Thanks to you and the KICKSTARTER community, we have reached our STRETCH GOAL of $12,000 and are now in the position to finish production on BOOKS: A DOCUMENTARY!
If you missed us here on Kickstarter, you can check out our website BooksMovie.org, for all the details on pre-ordering the film, purchasing merchandise, future screenings etc…
We are thrilled and overwhelmed by all of your support throughout these past two campaigns and sincerely THANK YOU for believing in BOOKS. We can’t wait to save you a seat at the theatre.
— Mathew & Sara
Larry wrote a piece for The Daily Beast today and we have it here for you… Enjoy!
“For writer Larry McMurtry, auctioning off part of his vast book collection was bittersweet, but they are off on a new adventure in the hands of new readers. He writes to urge readers to support a film on Kickstarter documenting this remarkable sale.”
Art of various kinds is often expensive, and filmmaking especially so. Thousands of gifted filmmakers, young and old, have waited hat in hand at the studio gates, only to be turned away with nothing.
That’s why Kickstarter and like organizations—which secure funding through donations from people with an interest in art-to-be—are a healthy and adventurous way to go. Let the studios eat cake, as a famous lady once said.
Writing prose, on the other hand, is a solitary endeavor (unless one has a fine writing partner, as do I). And as such, it’s not very expensive. Paper, a typewriter, and a place to write is all I needed; that is, until I was given a laptop computer.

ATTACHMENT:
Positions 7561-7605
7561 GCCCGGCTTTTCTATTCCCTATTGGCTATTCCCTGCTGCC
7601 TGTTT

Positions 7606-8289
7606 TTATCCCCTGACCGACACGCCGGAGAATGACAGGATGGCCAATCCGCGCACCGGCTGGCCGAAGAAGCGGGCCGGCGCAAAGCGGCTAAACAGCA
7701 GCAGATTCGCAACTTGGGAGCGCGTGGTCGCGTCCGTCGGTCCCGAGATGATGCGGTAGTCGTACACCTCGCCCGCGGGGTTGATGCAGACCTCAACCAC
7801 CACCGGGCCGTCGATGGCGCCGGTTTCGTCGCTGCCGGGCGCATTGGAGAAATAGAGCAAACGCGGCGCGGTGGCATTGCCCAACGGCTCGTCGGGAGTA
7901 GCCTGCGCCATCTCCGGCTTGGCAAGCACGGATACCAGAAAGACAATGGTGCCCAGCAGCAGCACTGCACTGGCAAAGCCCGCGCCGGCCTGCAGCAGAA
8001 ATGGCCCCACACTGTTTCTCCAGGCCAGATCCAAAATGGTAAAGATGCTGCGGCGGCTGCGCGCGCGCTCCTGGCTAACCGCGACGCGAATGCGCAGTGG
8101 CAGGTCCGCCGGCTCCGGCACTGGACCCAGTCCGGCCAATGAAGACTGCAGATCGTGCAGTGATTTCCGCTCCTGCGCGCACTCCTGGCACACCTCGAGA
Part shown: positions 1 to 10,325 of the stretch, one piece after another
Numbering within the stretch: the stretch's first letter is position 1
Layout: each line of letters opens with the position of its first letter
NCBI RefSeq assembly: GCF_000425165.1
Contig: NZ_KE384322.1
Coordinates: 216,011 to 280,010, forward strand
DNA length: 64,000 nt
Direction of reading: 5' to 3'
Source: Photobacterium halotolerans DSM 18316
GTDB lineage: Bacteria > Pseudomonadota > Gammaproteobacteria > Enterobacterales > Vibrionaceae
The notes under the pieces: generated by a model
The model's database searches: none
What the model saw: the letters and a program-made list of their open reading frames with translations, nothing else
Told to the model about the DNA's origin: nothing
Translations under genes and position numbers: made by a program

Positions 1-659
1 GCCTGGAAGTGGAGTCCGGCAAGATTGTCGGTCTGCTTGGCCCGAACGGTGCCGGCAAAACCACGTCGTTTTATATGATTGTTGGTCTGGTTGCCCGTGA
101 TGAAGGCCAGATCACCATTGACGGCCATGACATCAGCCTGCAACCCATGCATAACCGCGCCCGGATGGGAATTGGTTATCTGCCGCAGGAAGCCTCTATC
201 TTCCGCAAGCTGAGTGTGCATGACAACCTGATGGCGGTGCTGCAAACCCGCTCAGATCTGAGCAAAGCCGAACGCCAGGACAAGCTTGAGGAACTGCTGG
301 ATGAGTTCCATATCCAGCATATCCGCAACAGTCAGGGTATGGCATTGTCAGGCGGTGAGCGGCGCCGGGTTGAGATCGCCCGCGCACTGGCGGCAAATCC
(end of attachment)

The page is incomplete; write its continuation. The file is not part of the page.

I came to the world of computers at least 20 years late, thus missing whole generations of pods, tablets, and the like, which is too bad. Diana Ossana, my writing partner and close friend, purchased a MacBook for me recently, at my request. I let it sit for six months and then made a cautious approach to the keyboard, as one might approach a wary woman. I respect it greatly, and though I work at it every day, we are not yet on familiar terms. But maybe, if time allows, I’ll improve.
At present, the fledgling artistic project nearest to my heart is a worthy one called “BOOKS, A Documentary,” a film about my own passion for books, a passion that led me to create a book town in my home place of Archer City, Texas.
At its peak, my book town harbored between 500,000 and 600,000 volumes, not counting my own 28,000 volume personal library. I love my books, all of them. Holding them in my hands, leafing through the pages, is a comfort to me. But this is a lot of books: my son and grandson might not be so inclined as to simply sit and appreciate their presence.
So, I held an auction in Archer City over three scorching summer days in August 2012 to reduce the burden of books that might be left to my heirs, should I depart before my inventory does. I managed, during said auction, to launch two-thirds of said inventory back out into the world, all taking up residence with new and enthusiastic owners. The adventures of those books will be documented, should the smart young filmmakers have their way.
It’s been a bittersweet experience for me, parting with my beloved stock, but they’ve been given a second life, on bookshelves and in storefronts all across America.